# Tables & Queries:Calculated Values - Numbers

Did you want: Working with Databases: Access 2007, 2010, 2013, 2016

In a query you can create new fields that use values in other fields to do calculations and comparisons. The new field is not added to the table design, but it can be used in a form or report.

### Calculating Values with Numbers

It is easy to write your own expressions to calculate a new field in your query using other field values. The general form is:
NewFieldName:expression

Example using numbers:

• Profit: [Income]-[Expenses]

• TotalPrice: [Price]+[SalesTax]-[Discount]

• Score: (([Points]+[BonusPoints])/[MaxScore])*100

• UnitScore: MAX{([Pretest]),(([Exam]*0.75)+([Assignment]*0.25))}

• DiscountPercent: IIf([OrderTotal]>100, 25,0)

• Tax: ([Price]-[Discount])*0.0975

Calculated controls: In the next project, Forms & Reports, you will learn how to use similar expressions to create calculated controls for a form or report. However, you name the control in a different way and the expression must start with the equal sign (=) instead of the new field name and a colon.

Where you are:
JegsWorks > Lessons > Databases

Project 4: Forms & Reports

### Access Functions

Access has a large number of built-in functions, including standard math and financial functions, plus a number of functions that are special to Access. Quite a number of these special functions are for handling dates and times. Dates/Times are so messy to calculate with that the next lesson will focus on those functions.

Examples:

• Sqr([Length]) returns the square root of the value in the field Length

• Round([FinalValue],3) rounds the amount in the field FinalValue to show 3 digits to the right of the decimal

• Now() returns the current date and time

• DatePart ("yyyy", [EndDate]) returns the year part of the date in the field EndDate.

• Format(Now(),"mmm") returns the current month as a three character abbreviation.

## Step-by-Step: Calculated Values - Numbers

 What you will learn: to add currency field to enter character not on keyboard to create a calculated number field to format a calculated value to calculate a value with IIf to use nested IIf statements

The tables you have in the Projects database so far do not have much in the way of number data to do calculations with. You need to add some number fields and data.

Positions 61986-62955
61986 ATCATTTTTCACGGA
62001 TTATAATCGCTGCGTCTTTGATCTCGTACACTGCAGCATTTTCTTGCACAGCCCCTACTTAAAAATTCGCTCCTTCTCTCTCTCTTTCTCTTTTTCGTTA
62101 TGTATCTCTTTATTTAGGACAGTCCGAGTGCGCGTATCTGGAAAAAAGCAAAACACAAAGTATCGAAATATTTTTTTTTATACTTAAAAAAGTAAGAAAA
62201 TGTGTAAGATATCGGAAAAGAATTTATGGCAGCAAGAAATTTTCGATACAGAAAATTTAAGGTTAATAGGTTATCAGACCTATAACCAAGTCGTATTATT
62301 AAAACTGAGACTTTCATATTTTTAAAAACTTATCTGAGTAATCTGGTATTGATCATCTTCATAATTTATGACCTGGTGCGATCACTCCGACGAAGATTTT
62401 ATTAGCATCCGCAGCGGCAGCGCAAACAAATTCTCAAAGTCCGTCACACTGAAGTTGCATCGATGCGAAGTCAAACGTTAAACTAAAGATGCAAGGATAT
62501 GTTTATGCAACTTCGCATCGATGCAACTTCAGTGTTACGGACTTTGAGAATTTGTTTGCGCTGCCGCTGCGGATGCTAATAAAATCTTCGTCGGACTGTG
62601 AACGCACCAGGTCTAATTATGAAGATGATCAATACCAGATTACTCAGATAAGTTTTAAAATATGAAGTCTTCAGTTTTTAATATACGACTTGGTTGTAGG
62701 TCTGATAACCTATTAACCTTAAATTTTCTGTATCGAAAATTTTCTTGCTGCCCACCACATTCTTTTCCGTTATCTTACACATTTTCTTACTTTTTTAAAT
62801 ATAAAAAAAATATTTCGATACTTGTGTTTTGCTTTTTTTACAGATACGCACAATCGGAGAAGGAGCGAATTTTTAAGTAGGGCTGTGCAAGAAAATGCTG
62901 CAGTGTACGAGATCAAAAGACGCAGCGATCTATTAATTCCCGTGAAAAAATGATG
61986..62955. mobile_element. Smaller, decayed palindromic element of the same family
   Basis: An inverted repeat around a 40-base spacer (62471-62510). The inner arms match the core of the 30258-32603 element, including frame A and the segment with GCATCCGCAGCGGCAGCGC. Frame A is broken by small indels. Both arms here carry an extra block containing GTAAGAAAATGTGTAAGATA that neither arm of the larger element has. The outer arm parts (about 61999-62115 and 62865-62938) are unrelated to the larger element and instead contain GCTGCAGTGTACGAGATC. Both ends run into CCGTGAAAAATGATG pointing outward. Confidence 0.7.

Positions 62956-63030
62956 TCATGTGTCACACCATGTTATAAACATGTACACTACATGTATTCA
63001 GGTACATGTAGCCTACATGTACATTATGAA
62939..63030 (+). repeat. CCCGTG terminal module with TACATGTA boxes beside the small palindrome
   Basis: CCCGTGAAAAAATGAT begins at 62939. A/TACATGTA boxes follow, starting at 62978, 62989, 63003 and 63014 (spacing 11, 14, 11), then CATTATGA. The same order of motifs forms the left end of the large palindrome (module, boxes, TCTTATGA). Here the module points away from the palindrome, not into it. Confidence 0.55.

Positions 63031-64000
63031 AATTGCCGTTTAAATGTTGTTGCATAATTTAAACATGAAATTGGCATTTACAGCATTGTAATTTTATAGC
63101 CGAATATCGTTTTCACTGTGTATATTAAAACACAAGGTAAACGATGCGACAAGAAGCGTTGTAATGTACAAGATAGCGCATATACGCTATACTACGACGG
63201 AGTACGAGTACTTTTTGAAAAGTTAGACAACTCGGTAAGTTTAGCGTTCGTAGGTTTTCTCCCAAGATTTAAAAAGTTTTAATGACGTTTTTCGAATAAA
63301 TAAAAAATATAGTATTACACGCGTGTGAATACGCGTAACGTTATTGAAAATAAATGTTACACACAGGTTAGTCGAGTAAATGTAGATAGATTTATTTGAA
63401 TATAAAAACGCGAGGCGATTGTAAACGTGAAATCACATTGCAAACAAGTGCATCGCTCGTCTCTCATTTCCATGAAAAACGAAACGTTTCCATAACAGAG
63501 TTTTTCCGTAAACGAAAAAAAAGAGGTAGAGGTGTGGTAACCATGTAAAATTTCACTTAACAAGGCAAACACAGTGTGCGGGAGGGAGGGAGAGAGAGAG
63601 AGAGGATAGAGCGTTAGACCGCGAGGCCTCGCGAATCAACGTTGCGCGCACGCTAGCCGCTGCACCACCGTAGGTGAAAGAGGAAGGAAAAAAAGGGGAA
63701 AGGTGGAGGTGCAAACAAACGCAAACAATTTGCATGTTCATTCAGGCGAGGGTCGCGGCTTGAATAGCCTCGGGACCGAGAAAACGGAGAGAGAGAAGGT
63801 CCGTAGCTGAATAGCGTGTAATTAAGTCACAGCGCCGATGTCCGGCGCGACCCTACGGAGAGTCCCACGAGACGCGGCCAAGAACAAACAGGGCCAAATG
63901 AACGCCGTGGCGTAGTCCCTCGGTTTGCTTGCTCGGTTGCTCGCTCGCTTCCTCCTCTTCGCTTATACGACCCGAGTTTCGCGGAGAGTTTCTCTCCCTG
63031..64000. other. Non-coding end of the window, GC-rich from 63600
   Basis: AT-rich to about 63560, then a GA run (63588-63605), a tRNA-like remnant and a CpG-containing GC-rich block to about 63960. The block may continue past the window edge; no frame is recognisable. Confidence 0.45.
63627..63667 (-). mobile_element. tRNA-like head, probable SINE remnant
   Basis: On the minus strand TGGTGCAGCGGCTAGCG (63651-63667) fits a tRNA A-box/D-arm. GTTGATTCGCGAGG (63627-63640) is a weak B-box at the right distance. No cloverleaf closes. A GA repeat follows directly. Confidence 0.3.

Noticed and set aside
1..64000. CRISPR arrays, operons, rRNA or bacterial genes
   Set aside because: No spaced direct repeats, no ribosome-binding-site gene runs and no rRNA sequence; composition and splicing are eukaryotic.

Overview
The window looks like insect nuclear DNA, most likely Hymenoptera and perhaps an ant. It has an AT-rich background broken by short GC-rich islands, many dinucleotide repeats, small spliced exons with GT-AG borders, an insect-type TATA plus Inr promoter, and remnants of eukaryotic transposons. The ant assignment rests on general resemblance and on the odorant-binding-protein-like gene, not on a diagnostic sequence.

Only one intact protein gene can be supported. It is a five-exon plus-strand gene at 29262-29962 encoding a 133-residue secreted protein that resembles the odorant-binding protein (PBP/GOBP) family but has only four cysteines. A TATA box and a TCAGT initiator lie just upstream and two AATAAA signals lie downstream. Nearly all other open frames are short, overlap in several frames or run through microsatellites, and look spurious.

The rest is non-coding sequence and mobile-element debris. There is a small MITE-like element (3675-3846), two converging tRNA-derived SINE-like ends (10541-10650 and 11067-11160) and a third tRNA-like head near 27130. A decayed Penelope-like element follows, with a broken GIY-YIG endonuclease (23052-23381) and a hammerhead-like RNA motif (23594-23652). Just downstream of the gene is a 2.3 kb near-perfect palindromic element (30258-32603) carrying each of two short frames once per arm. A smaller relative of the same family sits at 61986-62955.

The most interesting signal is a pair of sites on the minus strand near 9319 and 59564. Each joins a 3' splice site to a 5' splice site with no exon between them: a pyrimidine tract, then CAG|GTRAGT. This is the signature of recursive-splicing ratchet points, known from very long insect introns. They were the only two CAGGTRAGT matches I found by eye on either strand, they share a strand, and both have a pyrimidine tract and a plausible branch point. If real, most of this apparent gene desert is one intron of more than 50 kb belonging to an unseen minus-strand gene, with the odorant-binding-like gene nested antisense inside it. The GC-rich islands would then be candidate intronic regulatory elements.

1. Open the table Projects in Table Design View.

2. Add a new field to the list named Cost.

3. Select the data type Number and change the Format property to Currency.

The currency formatting will match the default currency from the Regional and Language Options dialog in the Control Panel. If you choose English - American, you see \$ as the currency symbol and a period before the decimal part of a number. If you choose Spanish - Paraguay, you see Gs as the currency symbol and a comma before the decimal portion of the value. You must know what country you are in!

The default value for a number field is zero. You won't have a null value for this type of field.

4. Add another field named Budget with the same characteristics.

5. Save the table and switch to Table Datasheet View.

### Enter Values: Character not on keyboard

Modern fonts have a LOT more characters than are on the keyboard. Many languages use characters that are not in English. For example Spanish includes many accented characters like á, é, ú, Õ and ñ. French includes characters like è and ç. You can buy a keyboard that is customized for your own language.

Characters that are not on your keyboard can be entered with a combo of ALT + keypad numbers. But, how do you know what the number is for your special character??

Symbol Font: In Word and Excel you have a menu command,  Insert | Symbol..., that lets you see all of the characters in a font and use a handy Insert button. The bottom of the Symbol window shows the number to use with the ALT key. Unhappily, Access does not have this command.

Character Map: You can open another feature, Start menu | Run | type charmap into the box and click OK. The Character Map window opens. Click on a character and its key combo shows at the bottom right. The illustration is from WinXP Pro.

Alternate keyboard layout: If you work a lot in a second language, you can install an alternate keyboard layout in Regional and Language Options in the Control Panel, and then switch back and forth between layouts. Of course, your physical keyboard won't change so you must be familiar with what characters are where.

Or you can make a cheat sheet of the numbers like I did for Spanish characters to keep handy when I am editing the Spanish version of one of my lessons.